Since a whistleblower complaint first launched an impeachment saga, President Trump’s secretary of state has had his back.
Mike Pompeo, former businessman and Tea Party congressman, has held the party line, even as witness testimony and publicly-released State Department documents draw him further into the investigation over a hold on $391 million in security assistance to Ukraine.
In early October, Pompeo publicly admitted that he was on the July 25 call where Trump asked Ukranian President Volodmyr Zelenskiy to undertake political investigations that would benefit Trump’s reelection campaign. Then last week, U.S. Ambassador to the European Union Gordon Sondland testified before Congress that everyone "was in the loop" when it came to connections between the investigations Trump wanted and security assistance to Ukraine, including Secretary Pompeo.
Meanwhile, State Department files show two phone calls between Pompeo and Trump’s personal lawyer Rudy Giuliani in the weeks before U.S. Ambassador to Ukraine Marie Yovanovitch was removed from her post, which appear to underscore Sondland’s testimony.
In public appearances, Pompeo has fiercely defended the president and has not pushed back on narratives that his own State Department has called false. At a news conference on Tuesday, he said the U.S. should investigate a conspiracy theory — debunked by U.S. intelligence services — that Ukraine, not Russia, hacked the Democratic National Committee's computer server in 2016.
"Anytime there is information that indicates that any country has messed with American elections, we not only have a right, but a duty, to make sure we chase that down," he said when asked whether the U.S. and Ukraine should launch a probe into the matter.
Pompeo has also stonewalled the impeachment investigation in Congress, prohibiting State Department employees from testifying and refusing to turn over documents.
But how did a Kansas businessman become embroiled in the fourth presidential impeachment inquiry in U.S. history? His path to the top of the State Department cut through the world of the megadonor Koch brothers, bitter hearings over the death of an ambassador in Benghazi, and the highest level of the Central Intelligence Agency.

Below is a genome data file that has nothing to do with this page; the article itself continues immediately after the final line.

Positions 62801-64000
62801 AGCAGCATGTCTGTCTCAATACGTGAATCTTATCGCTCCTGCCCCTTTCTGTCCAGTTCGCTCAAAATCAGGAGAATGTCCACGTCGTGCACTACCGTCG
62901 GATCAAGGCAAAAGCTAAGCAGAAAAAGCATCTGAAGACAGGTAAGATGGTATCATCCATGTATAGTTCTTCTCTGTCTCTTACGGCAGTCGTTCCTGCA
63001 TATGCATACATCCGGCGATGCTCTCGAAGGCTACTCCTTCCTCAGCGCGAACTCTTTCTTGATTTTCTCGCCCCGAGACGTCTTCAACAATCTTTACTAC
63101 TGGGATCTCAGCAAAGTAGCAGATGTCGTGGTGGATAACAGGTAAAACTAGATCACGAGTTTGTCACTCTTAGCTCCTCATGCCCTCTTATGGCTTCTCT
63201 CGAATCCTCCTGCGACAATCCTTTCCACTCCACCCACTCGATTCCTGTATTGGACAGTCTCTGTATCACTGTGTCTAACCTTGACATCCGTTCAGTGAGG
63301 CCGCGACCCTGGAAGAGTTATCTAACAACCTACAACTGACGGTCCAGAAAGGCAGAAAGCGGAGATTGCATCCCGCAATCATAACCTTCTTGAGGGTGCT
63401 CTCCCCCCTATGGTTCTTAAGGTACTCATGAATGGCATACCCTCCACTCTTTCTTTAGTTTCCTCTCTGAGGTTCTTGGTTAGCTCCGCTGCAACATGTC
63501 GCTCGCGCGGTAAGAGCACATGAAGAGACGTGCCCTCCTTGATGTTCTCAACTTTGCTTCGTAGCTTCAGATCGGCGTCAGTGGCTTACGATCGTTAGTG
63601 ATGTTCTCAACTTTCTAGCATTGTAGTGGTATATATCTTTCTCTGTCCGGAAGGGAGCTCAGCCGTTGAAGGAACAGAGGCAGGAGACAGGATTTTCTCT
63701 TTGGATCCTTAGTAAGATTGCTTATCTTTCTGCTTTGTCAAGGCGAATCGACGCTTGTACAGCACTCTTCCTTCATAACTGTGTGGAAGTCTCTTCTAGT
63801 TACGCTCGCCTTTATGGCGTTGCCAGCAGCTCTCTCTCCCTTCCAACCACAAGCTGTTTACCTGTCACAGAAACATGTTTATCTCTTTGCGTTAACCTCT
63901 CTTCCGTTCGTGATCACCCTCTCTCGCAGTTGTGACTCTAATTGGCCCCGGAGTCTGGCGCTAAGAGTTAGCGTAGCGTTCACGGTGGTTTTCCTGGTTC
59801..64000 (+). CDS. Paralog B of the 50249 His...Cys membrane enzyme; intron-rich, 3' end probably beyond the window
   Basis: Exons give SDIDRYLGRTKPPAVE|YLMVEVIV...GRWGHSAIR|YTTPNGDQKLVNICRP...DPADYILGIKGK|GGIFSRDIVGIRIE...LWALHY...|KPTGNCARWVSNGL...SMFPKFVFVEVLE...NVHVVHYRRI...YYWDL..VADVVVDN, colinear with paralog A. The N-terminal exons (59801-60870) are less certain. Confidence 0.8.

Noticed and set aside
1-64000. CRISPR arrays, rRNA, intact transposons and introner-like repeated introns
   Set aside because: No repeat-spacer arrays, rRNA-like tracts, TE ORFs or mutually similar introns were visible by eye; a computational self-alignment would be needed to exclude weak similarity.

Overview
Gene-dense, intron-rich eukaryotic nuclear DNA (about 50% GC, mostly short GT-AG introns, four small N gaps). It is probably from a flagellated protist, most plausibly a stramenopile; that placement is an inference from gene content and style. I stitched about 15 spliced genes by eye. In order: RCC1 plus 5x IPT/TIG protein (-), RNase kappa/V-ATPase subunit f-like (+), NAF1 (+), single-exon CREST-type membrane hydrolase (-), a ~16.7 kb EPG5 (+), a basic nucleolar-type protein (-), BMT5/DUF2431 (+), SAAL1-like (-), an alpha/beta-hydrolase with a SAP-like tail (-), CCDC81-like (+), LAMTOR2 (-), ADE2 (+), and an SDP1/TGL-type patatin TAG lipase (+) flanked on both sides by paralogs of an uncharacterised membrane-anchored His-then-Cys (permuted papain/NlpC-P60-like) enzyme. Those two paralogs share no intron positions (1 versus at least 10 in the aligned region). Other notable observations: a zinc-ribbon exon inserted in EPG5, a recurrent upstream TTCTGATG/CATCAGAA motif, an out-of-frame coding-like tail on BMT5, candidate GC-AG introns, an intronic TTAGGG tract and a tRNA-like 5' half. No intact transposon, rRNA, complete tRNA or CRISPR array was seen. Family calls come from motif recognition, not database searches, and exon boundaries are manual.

From West Point To Washington
A native of southern California, Pompeo graduated first in his class from the United States Military Academy at West Point and went into the military, where his service as a tank officer took him to Germany at the end of the Cold War.
After leaving the military, he studied at Harvard Law School, though he cut short his career as a corporate lawyer and went into business in Kansas alongside a few West Point friends – including Ulrich Brechbuhl, who would become a top counselor in Pompeo’s State Department, and another impeachment witness defying subpoenas from House Democrats.
Pompeo’s business ventures in aircraft and oilfield equipment manufacturing tied him to conservative donors Charles and David Koch, who would help fund his political career.
He first ran for Congress in Kansas as the 2010 Republican nominee and Tea Party candidate, riding a wave of anti-Obama sentiment to victory. For the next three elections he held onto the seat easily, with hundreds of thousands of dollars in donations from Koch Industries, contributions that Democratic Senator Richard Blumenthal pointed to when he called Pompeo “a poster boy for the impact of money in politics.”
Pompeo was, in some ways, also a poster boy for partisanship. The Benghazi hearings, which investigated the death of a U.S. ambassador and three security personnel in Libya, gave him a chance to doggedly attack former Secretary of State Hillary Clinton.
“Why didn't you fire someone?” he asked her in a 2016 hearing. “How come not a single person lost a single paycheck connected to the fact that we had the first ambassador killed since 1979?”
Those attacks extended to the entire Obama administration, which he pushed to cooperate with the committee, demanding documents and testimony — a call for transparency that critics have been quick to point out as he blocks his own employees from appearing before Congress.
Rising In The Trump Administration